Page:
Supreme Court to consider compulsory security measures and medical treatment

2013 2013-03-27T11:05:06+0300 1970-01-01T03:00:00+0300 en

The Plenum of the Supreme Court of Belarus, scheduled for March 28, will for the first time be dedicated to judicial issues related to the use of coercive measures of security and medical treatment in the criminal justice proceedings, the BelaPAN news agency reports, quoting the Supreme Court’s spokeswoman Maryia Lapo.

Compulsory security measures and medical treatment are a type of criminal law-enforcement, which is not a criminal punishment but a system of psychotherapy, health-care and medical rehabilitation measures and supervision applied to persons suffering from mental disorders (diseases) that prevent them from realizing the significance of their actions or controlling them, provided the person by the nature of one’s acts and one’s mental state constitutes a danger to society.

These measures can be applied to people with mental disorders (diseases), in case it is established that they, while being in a state of complete lack of memory, committed a socially dangerous act under criminal law.

Depending on the nature of the disease (disorder) of the person, the degree of threat they pose by the socially dangerous act, the court may apply the following safety measures and coercive treatment: involuntary outpatient supervision and treatment by a specialist in the provision of psychiatric care, compulsory treatment in a psychiatric hospital with the usual, enhanced or maximum supervision.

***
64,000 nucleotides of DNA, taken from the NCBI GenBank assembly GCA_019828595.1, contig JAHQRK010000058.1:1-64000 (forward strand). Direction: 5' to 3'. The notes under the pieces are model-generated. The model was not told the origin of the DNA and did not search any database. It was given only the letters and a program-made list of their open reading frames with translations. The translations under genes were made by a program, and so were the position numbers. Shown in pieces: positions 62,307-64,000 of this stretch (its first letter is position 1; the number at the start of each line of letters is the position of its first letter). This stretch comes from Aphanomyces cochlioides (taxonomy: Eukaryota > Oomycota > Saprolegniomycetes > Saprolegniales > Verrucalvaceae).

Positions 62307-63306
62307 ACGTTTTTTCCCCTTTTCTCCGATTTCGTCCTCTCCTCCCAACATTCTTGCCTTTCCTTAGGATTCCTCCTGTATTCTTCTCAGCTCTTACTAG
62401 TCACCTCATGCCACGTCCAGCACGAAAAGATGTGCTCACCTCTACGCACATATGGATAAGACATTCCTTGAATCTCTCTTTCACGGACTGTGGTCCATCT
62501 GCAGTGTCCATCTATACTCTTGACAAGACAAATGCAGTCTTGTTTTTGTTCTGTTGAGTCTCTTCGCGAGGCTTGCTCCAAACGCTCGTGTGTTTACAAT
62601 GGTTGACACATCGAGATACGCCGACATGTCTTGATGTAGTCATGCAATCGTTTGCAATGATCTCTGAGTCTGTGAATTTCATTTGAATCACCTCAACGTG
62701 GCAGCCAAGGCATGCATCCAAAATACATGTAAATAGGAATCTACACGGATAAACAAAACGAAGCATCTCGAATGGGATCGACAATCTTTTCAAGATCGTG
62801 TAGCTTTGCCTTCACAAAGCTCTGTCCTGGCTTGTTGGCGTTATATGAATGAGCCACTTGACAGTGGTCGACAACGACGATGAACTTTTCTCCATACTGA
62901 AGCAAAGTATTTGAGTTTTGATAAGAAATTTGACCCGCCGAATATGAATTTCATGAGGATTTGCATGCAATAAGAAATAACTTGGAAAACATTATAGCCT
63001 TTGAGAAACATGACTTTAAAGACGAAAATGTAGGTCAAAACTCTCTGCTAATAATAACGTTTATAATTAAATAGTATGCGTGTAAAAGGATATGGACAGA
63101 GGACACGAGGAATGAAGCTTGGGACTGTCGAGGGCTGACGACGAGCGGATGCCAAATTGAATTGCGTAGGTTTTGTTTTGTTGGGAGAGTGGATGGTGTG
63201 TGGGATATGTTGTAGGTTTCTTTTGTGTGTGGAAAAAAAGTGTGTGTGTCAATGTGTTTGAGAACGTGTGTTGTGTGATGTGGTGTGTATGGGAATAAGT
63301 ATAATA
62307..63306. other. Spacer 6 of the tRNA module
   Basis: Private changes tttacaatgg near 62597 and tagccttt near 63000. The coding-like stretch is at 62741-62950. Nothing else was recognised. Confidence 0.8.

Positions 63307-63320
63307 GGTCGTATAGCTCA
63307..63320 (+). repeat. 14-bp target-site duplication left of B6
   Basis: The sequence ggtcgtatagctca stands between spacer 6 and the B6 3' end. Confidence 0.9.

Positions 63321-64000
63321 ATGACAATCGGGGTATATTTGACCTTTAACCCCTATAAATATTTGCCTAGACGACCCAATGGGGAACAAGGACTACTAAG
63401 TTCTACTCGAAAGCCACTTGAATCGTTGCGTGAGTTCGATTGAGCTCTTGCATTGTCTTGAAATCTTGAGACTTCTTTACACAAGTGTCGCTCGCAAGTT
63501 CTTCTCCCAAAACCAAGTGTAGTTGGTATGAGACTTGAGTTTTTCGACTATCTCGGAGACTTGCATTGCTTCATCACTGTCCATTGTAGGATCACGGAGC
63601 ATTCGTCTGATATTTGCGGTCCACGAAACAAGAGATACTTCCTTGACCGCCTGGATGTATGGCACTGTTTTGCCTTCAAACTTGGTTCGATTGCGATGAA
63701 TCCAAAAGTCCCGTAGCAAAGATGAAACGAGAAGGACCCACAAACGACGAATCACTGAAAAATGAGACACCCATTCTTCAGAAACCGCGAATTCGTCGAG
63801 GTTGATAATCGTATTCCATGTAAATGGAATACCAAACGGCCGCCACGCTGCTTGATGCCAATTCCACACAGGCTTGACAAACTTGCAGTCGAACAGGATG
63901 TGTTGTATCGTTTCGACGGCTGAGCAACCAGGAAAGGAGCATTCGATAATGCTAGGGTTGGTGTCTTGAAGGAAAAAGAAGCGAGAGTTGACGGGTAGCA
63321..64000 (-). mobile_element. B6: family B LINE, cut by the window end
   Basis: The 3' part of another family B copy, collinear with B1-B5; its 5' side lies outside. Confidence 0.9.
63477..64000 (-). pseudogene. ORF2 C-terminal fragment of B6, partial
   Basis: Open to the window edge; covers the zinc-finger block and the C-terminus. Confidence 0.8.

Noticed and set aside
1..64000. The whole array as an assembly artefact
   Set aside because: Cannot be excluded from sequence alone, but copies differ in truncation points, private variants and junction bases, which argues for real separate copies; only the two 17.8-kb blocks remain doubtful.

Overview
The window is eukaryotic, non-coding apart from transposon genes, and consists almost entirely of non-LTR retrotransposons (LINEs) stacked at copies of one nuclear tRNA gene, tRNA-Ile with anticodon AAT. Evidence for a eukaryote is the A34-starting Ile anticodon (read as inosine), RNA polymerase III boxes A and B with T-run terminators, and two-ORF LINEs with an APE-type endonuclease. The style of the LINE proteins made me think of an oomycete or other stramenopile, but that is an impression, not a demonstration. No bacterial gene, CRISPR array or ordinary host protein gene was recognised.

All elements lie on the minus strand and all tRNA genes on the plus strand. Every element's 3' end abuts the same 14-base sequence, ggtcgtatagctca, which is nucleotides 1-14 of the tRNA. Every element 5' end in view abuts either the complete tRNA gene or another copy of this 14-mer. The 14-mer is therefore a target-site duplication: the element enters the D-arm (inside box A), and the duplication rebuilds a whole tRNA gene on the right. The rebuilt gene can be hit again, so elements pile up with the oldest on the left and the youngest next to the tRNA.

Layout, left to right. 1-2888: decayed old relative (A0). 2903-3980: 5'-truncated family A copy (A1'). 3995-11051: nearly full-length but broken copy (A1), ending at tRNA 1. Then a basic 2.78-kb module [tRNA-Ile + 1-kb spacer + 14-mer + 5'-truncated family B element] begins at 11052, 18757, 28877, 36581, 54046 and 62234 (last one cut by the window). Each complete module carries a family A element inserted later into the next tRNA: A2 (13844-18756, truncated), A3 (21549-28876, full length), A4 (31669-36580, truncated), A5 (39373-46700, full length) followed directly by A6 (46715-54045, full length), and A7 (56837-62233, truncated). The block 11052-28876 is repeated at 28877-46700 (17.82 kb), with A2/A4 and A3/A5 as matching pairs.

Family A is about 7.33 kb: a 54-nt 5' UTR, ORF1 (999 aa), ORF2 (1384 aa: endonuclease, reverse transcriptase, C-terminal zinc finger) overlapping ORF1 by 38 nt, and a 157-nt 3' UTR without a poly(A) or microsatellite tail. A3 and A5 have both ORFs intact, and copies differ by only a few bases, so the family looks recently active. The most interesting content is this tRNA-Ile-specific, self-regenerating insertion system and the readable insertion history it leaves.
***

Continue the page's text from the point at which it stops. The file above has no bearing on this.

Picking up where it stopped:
The use of security measures and treatment is aimed at preventing such persons from committing new socially dangerous acts, as well as their protection and treatment.

According to court statistics, the number of convicted persons with unconsciousness, who have been subjected to coercive measures, has declined by slightly more than 100 people over the past five years (in 2008 - 437, in 2012 - 324).

For persons who have committed crimes in a state of reduced insanity and chronic alcoholism, drug addiction or substance abuse, may be subjected to forced security measures and treatment along with other measures of punishment or criminal liability.

According to Mrs. Lapo, the ratio of people suffering from chronic alcoholism, drug addiction, substance abuse, convicted in the past five years, has increased by almost 2 times. In 2008, out of 68,531 convicts 11,314 persons suffered from such diseases; in 2012, out of 40,356 convicts there were already 11,621 such persons. There has been a slight increase in the number of convicts who have committed crimes in a state of lower consciousness (135 persons in 2008, 152 - in 2012).